Congratulations again, and thank you for all you do to help Michigan move forward.
Congratulations to Michigan State University (MSU) 4-H Extension educator Tracy D’Augustino, who received the Informal Science Educator of the Year distinction from the Michigan Science Teachers Association (MSTA). Tracy was recognized because of her unique and extraordinary accomplishments, active leadership, scholarship contributions and direct improvement of nonschool-based science education, reaching over 3,200 youth during her career.
Another point to celebrate is that this is the second year in a row that MSTA has chosen an MSU Extension educator for this award. Read more about Tracy and her award on our website.
Congratulations to Philip Schwallier, George Silva and Lois Wolfson, who received the 2018 Distinguished Academic Staff Award from Michigan State University. What do they all have in common? They have Extension appointments, and they are making a difference statewide and nationwide. Read more about each person and their work in MSU Today.
The Distinguished Academic Staff Award recognizes the outstanding achievements of those professionals who serve MSU in advising, curriculum development, outreach, extension, research and teaching. Up to four Distinguished Academic Staff Awards are given annually. These awards provide universitywide recognition and reward to outstanding individuals with careers demonstrating long-term excellence and exceptional contributions to MSU.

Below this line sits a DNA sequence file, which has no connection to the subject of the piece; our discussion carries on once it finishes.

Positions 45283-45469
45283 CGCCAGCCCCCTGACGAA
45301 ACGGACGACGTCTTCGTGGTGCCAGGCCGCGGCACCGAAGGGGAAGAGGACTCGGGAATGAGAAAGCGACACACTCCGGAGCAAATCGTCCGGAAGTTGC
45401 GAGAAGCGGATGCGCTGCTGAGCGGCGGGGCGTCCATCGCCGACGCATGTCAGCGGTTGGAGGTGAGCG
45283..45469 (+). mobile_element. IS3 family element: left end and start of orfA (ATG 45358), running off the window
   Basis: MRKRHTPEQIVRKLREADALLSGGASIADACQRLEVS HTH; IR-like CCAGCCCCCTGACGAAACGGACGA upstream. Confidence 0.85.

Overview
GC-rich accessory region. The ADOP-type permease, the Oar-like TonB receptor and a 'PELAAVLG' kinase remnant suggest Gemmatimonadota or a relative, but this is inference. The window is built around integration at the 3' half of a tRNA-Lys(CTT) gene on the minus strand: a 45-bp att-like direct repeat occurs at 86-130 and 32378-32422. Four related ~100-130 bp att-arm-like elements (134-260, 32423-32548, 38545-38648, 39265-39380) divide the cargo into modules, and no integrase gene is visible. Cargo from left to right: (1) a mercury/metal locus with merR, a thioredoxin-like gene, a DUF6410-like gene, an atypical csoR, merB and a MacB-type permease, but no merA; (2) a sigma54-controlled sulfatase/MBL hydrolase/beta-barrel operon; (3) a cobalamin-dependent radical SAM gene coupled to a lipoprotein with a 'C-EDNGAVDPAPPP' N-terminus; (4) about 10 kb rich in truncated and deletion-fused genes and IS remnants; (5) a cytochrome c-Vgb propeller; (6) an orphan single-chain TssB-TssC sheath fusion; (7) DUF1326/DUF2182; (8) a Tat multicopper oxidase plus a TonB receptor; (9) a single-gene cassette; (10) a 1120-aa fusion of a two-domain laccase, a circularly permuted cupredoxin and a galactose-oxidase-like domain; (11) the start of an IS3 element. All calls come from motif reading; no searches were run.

On February 6, MSU Extension held a reception to honor Phil, George and Lois at the Kellogg Hotel and Conference Center where we heard from their nominators, Amy Irish-Brown, Ron Bates and Jo Latimore, respectively. A huge thanks to everyone who attended the reception and who participated in putting it together. Please join me in congratulating Phil, George and Lois.
Please join me in congratulating Michigan State University (MSU) Extension 4-H program coordinator Glenda Weiss who received the American Rabbit Breeders Association (ARBA) Distinguished Service Award Nov. 27. Glenda received the award because of her years of service and outstanding impact on rabbit and cavy programs as well as the industry.
Glenda has been a member of the ARBA for 20 years and has used many of her skills and abilities to serve. She has:
- Served 13 years as the Michigan State Rabbit Breeders Youth Association adviser.
- Served on the State 4-H Rabbit and Cavy Show committee, organizing the scholarship auction for over 10 years, where she raised more than $25,000.
- Worked with more than 100 youth over 16 years to coach and train them to be ARBA judges and registrars.
- Served 21 years as a club leader for Lapeer County’s Busy Beavers 4-H Club for which she was the founding leader.
- Served as the Lapeer County fair’s rabbit superintendent for 19 years.
Josh Humphries, ARBA president, presented the award to Glenda at the Michigan State Rabbit Breeders Association fall show at the MSU Pavilion for Agriculture and Livestock Education. Glenda was delighted that joining him was David Moll, ARBA district director, who was a member of her judging and breed identification teams as a youth. Isn’t it so fulfilling when our work comes full circle?
I’ve only listed a few contributions that she has made – so make sure you congratulate Glenda and take a moment to hear about all the other ways she’s had an impact on youth and the rabbit industry.